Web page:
The differing viewpoints regarding mammograms from various national organizations can be confusing for both patients and physicians.

After careful review of the literature, the Center for Breast Health at Carroll Hospital recommends:

 • Starting yearly screening with mammography at age 40 and continuing as long as a woman’s life expectancy is at least 10 years (meaning she is otherwise in a good state of health). Tomosynthesis (or creating a 3-D image of the breast using X-rays) should be considered especially in those with dense breast tissue.

• Screening every other year is an option for older postmenopausal women. Patients should discuss the pros and cons of this approach with their doctor. Women with dense breast tissue who are in good health should continue yearly mammograms and consider tomosynthesis.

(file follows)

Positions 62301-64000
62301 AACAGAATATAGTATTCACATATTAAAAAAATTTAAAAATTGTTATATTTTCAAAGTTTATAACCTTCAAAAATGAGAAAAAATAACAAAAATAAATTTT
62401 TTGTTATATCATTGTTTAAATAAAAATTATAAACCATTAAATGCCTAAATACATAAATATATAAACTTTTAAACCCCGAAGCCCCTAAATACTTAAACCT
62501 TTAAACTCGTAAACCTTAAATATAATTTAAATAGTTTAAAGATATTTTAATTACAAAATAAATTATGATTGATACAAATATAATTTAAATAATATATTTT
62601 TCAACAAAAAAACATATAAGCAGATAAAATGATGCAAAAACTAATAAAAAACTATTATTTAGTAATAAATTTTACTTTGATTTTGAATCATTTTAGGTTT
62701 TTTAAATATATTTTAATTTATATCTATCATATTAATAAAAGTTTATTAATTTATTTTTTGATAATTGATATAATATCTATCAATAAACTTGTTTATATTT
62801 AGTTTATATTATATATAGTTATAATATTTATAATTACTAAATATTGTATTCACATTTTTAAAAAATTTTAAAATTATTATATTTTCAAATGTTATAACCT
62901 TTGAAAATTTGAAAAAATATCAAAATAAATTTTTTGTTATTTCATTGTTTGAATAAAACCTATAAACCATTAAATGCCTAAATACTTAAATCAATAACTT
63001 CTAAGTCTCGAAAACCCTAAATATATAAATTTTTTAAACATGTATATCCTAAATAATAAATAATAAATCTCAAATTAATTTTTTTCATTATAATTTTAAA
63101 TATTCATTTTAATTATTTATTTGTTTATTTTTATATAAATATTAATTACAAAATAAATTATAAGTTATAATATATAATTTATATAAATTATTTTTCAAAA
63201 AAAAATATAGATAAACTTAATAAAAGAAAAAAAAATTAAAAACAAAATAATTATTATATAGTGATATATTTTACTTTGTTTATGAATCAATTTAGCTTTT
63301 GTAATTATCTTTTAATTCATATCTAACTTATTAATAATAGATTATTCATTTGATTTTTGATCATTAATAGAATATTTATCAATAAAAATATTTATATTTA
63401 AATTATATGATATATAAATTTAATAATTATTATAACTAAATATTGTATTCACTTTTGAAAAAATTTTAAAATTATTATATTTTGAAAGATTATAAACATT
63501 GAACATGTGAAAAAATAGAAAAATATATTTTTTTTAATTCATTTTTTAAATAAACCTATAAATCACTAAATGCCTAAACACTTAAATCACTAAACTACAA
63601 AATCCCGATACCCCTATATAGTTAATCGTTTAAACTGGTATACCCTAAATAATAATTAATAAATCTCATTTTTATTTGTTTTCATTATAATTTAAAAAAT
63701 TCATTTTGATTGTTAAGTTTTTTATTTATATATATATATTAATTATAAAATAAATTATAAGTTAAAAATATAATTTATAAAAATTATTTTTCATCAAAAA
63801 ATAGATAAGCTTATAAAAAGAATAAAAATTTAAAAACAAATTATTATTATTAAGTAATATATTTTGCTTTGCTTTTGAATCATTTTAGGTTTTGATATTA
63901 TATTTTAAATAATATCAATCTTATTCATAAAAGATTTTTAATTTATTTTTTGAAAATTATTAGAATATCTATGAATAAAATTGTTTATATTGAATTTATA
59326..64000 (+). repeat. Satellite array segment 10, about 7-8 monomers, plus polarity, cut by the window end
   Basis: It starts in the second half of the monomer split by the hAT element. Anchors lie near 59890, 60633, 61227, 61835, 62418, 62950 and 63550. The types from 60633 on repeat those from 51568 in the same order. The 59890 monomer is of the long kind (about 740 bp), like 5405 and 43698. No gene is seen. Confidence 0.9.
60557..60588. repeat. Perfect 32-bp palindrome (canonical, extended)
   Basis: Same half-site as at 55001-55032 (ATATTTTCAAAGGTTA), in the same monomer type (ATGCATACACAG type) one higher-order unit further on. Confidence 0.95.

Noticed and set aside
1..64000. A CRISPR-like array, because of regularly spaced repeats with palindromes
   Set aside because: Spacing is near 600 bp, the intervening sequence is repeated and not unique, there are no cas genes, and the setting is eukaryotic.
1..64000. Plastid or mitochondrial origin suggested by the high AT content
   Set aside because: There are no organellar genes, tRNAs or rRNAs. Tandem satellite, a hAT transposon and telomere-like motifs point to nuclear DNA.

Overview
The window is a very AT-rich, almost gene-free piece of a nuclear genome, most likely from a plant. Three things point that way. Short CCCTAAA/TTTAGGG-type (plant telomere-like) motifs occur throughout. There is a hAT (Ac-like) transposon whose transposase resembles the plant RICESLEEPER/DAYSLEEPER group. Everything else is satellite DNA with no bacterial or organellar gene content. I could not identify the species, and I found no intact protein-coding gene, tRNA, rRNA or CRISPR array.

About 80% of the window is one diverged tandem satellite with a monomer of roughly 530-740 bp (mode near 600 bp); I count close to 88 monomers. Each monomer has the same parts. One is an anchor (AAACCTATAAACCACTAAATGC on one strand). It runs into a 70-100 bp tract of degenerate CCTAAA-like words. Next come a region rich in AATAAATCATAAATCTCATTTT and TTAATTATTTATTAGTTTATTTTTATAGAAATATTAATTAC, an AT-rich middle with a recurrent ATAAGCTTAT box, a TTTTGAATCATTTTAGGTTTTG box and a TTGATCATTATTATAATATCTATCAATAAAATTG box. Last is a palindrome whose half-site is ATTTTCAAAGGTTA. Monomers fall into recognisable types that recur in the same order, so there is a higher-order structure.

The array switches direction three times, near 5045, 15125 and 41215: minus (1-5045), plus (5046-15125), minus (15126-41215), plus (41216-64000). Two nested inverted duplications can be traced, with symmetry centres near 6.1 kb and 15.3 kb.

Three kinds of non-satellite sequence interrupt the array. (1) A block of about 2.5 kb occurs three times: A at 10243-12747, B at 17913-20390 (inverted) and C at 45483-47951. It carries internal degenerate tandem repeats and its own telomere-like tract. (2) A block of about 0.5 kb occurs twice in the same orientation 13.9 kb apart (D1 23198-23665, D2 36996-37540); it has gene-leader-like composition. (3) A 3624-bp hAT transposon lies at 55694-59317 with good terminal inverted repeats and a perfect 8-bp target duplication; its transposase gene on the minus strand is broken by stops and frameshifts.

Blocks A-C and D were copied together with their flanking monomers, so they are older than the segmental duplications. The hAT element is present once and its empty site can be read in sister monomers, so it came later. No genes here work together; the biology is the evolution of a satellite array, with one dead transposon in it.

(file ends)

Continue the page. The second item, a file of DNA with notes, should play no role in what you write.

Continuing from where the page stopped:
• Careful examination of the breasts remains an important part of the general physical examination and should be completed yearly.

• Some women—because of their family history, a genetic tendency or certain other factors—can be screened with MRI in addition to mammograms. The number of women who fall into this category is small. Talk with your doctor about your history and whether you should have additional tests at an earlier age.

Women should continue to be familiar with their breasts, and report any changes to their physicians, including:

• A lump, knot or thickening inside the breast or underarm area

• Swelling, warmth or redness, or darkening of the breast

• Change in size or shape of the breast

• Dimpling or puckering of the skin

• Itchy, scaly, sore or rash on the nipple

• Nipple discharge that starts suddenly

• New pain in one spot that does not go away

Carroll Hospital offers numerous support resources for those facing breast cancer, including cancer education and programs.

For more information, please contact the Center for Breast Health at Carroll Hospital at 410-871-7080.